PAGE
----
Monday, October 02, 2006

Memories of childhood

My earliest memory is of Saroja - not a coherent picture, merely a wisp of an image of a smiling person I adored. I was apparently 2 years old then and Saroja was a maid in our house. I don't remember anything till almost a year later, in a different city, I remember running between rooms in a long corridor shouting meaningless things trying to sound impressive to my uncle and aunt. I especially remember very clearly the puzzled expression on my uncle's face. I was later told that they had just had their first child and I now wonder if the bewilderment was actually fear that their daughter might also terrorize unknown people with meaningless statements some day. I also vaguely remember a boy and girl from some house nearby who would occasionally play with me downstairs around the house.

My clearest memories, when I became aware of myself as an independent entity seem to be after I started school at the age of 3. It’s as if from then on, life acquired color and texture and form. I didn't even like school very much. I remember crying every day, every single day about not wanting to go to school, hating it, protesting, screaming, sobbing, dragging my feet on the ground. I remember the kindly face of Mrs. Emmanuel and my desire to impress her. I remember writing meaningless things like the alphabet without knowing what they were or why they were needed. I remember walking from home to school accompanied by my grandfather mostly, but sometimes riding on the bicycle with my father's peon Srinivasan. Sometimes my mother would give me a mint lollipop as an incentive for me to go to school. I still recall the sheer joy of the moment - of motion on the bicycle and of the minty sweetness of the lollipop. There couldn't have been a happier girl than me then.

I remember Meenakshi the huge menacing servant maid who was sometimes sent to escort me to school, standing and peeing behind trees enroute, while I was made to wait. And when I protested, she would step on my toes hard, really hard, squishing my toes till I screamed with pain and couldn't think of anything else but the pain. I hated her so much. And yet I was powerless and sent to school again and again with her. I remember playing with her daughter though, a lass a few years older than I, making idlis out of dried red mud.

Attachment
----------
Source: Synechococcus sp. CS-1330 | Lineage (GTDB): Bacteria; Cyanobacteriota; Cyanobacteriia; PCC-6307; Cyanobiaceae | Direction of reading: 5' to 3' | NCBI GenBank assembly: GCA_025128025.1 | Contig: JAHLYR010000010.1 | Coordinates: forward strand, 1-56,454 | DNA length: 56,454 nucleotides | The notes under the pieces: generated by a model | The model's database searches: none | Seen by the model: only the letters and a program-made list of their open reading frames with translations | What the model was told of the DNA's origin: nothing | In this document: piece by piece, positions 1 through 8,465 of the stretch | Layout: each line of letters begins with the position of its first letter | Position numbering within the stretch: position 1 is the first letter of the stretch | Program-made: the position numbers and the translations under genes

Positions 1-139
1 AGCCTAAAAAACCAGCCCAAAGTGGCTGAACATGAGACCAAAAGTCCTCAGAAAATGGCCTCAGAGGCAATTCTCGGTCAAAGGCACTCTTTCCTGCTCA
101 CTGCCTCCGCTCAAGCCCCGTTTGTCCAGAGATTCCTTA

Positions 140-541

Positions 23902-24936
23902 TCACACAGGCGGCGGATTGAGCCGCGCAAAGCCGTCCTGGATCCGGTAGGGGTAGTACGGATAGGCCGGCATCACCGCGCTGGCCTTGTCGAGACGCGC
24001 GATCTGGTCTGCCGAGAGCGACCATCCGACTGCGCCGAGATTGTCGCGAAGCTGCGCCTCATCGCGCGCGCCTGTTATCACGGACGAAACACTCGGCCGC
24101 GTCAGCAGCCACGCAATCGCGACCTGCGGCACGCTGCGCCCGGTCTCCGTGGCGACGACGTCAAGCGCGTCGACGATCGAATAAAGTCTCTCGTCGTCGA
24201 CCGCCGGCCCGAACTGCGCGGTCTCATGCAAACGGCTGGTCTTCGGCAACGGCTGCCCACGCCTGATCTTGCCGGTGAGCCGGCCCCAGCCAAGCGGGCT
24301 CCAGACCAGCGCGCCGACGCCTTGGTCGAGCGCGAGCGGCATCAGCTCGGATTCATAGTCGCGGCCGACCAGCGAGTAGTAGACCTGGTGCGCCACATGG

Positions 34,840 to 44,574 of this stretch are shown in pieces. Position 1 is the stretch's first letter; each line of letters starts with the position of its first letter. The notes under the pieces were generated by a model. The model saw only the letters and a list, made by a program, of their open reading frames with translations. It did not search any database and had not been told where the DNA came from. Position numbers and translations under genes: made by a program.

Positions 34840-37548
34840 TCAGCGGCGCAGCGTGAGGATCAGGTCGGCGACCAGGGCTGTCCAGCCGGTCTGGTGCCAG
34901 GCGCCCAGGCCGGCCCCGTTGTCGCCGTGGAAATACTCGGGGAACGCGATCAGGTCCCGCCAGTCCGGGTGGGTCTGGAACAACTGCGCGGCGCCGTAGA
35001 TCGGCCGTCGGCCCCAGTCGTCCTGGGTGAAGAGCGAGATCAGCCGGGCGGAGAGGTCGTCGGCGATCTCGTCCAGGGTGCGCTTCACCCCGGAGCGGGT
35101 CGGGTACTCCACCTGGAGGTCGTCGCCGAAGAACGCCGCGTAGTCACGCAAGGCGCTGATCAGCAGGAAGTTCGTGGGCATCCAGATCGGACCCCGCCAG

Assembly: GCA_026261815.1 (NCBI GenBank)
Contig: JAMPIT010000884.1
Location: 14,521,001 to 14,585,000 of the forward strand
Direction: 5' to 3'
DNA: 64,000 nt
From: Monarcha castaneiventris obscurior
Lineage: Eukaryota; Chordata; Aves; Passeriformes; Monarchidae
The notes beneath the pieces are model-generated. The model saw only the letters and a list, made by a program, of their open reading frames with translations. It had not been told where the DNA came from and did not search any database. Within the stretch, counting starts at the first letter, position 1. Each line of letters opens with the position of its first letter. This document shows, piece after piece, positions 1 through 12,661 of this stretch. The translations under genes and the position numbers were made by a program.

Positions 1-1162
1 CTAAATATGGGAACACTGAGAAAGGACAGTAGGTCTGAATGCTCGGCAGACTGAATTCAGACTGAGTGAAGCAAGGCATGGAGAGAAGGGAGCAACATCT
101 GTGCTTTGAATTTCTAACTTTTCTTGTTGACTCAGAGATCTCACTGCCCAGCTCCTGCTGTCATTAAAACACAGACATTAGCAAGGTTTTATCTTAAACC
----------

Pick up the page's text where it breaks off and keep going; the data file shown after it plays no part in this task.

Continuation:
Another memory - a friendly watchman in a big rich looking house located on the way to school. I remember the house too - a house covered with colours and colours of Bougainvillea. Every time I waved to him, he would give me a bouquet of the pink, orange and red flowers and this was truly a highlight of going to school.

Of the school itself I remember little, except a vague feeling of terror at being caught not knowing English; or being caught not knowing to count beyond 100. To me, numbers like alphabets were another strange concept that meant nothing beyond the rhythmic chant of repeating them in sequence. I also remember being hit on the knuckles, being asked to kneel down on the table, and even worse, standing upright on the table for an entire hour because I didn't do my homework or answer something right. Among all subjects I remember Moral Instruction the most, because Mrs.Monto the instructor guaranteed us that we would all end up in a sea of tea - or thats what I thought. This possibility was intriguing and caught my imagination as I imagined myself floating along in cardamom scented sugary syrup. Later I came to know that she meant 'Thee' the Tamil word for fire, and not Tea. I don't know what kind of person threatens first graders with burning in hell for eternity, but I am very glad for the Thee Tea misunderstanding.

I even begin to remember individual classmates at this point - Durga Devi, Singaram(who always said Rhesus when he meant urine), Javed (the curly haired spectacled boy who seemed to know everything) and Kavita (the most popular girl in class). How does one become popular in first grade at the age of five and acquire a following? I guess some people are truly born leaders!